Ok... so how to go from a 5kb to a lot less. We are dealing with integer values which vary in size. The first thing we need to do is make sure that we are using the smallest possible integer size for the values that we have in the look up table. The range of values in the original table -99 to 179. So out of the standard int sizes (int8_t, int16_t and int32_t) int16_t is the smallest we could use with a supported range of -32768 to 32767. The next smallest size, int8_t, supports a range of -128 to 127. You can see that the the lower end of the look up values will fit (-99 is greater than -128), but the upper range will not (179 is greater than the allowed 127).
Turns out there are a lot of clever ways to compress data. Here are a few that I considered, some of which I used.
1. Shift all the values -52 bringing the highest value in the look up table to 127 which is within int8_t. Oops that doesn't work. Now the lower end exceeds the lower limit of int8_t.
2. Store the first value in each row and then the differences between each consecutive value instead of the values themselves. This is a very promising approach because the difference between each value is quite small, meaning we can use a smaller integer size to store the value.
3. Pack the sign bits in a different array.
Lets take the highest value in the array (179) and see what that means in terms of a 16bit integer. 179 is represented by the following:
You can see that the upper 8 bits are not used (all zeros), but unfortunately we need at least one more bit to represent the sign of the lower end values. All of our values can fit into 9 bits, but when you create a 9 bit integer it is automatically padded up to 16 bits. What we could do is take all the extra sign bits out of the original array and put them in their own array. That means all of the absolutevalues fit in 8bits (a good improvement over the 16bits before, half the space). So how do we pack those sign bits? Remember that I said that the number of bits is automatically rounded up to the nearest byte. That means that if we tried to declare a 1 bit int for the sign and store it, it would actually take up 8 bits. Take the following:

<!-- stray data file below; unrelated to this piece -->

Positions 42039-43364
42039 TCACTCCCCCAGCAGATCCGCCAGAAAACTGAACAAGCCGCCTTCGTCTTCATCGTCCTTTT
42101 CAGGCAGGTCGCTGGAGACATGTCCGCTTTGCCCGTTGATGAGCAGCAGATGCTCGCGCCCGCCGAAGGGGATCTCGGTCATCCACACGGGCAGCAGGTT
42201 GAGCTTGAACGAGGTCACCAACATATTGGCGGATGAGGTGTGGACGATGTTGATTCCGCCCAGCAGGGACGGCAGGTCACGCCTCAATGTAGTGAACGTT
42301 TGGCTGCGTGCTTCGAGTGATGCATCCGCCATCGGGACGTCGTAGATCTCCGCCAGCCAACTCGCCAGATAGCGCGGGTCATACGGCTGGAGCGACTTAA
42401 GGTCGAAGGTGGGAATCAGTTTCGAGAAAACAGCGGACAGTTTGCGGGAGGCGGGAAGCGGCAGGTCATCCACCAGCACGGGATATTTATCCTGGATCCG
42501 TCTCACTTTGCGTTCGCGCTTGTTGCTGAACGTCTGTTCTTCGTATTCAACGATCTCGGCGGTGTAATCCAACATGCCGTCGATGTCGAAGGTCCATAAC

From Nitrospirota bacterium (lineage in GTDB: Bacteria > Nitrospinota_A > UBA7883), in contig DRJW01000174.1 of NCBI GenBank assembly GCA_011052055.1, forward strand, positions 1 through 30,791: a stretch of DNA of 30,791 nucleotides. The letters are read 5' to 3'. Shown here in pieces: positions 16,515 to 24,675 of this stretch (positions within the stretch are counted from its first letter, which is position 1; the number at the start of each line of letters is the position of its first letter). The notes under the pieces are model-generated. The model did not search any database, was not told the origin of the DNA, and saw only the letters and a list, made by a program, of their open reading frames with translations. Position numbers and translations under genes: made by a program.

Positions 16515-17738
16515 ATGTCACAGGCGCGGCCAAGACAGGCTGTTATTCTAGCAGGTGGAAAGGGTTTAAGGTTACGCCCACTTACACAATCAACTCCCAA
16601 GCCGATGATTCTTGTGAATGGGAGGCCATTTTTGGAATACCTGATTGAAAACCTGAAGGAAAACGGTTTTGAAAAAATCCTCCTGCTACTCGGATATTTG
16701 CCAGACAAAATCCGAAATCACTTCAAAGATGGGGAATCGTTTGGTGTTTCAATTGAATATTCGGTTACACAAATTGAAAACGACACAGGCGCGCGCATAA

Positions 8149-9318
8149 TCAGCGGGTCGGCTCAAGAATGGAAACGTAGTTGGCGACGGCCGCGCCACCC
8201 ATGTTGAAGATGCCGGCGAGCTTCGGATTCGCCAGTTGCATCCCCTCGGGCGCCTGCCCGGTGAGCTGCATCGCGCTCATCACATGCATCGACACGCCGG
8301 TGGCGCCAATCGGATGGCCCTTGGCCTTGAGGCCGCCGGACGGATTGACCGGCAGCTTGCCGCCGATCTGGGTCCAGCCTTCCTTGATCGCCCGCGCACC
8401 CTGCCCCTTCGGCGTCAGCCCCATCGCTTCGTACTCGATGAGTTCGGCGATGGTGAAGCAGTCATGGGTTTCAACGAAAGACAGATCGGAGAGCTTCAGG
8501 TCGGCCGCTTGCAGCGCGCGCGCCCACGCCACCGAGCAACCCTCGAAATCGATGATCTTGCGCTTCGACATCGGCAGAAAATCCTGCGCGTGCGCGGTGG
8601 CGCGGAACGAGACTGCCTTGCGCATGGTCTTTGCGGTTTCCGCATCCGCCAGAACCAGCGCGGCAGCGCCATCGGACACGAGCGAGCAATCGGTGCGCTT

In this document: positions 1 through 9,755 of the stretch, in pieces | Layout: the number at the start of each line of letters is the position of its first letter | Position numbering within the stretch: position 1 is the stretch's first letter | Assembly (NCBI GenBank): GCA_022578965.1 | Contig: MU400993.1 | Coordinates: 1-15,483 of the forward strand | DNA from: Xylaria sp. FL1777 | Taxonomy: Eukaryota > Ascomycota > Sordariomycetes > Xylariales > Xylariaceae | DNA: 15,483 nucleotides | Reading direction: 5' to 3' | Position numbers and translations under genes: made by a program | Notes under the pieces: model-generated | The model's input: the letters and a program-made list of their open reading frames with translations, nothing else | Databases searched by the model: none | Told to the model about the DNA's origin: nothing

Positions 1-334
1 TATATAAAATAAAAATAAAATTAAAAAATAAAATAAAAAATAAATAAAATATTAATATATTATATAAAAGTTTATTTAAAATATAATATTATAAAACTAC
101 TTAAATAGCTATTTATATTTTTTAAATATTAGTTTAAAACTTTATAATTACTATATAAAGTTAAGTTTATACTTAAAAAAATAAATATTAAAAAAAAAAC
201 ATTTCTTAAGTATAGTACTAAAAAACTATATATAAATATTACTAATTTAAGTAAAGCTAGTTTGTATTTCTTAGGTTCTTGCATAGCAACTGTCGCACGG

00000001 - this would represent negative
00000000 - this would represent positive
All we need is that one value (1 or 0) to say that it is either negative or positive. So what we can do to avoid wasting those other 7 bits is to store 7 more signs in that one byte.
Take these values -99, 75, 43, -23, 175, 132, -45, -32
So that would be: 10010011 (1s for negative signs, zeros for the positive signs)
Now we are taking advantage of the full byte (8 bits) and not losing any space because of the padded bits.
Using a combination of the above methods allowed me to pack the values into around 1.6kb. When you compress the values, the retrieval strategy must change. Normally you would access values in an array using this simple syntax. MyArray which means give me the value in the 13th row, 3rd column. If we are splitting the array into their starting values, consecutive delta values, and signs, we will need to pull those values out in a different way. If you are interested in learning how it works, feel free to check out the code from the git repository. The logic is located in the AP_Declination.cpp file in the libraries folder.
As always, questions are welcome!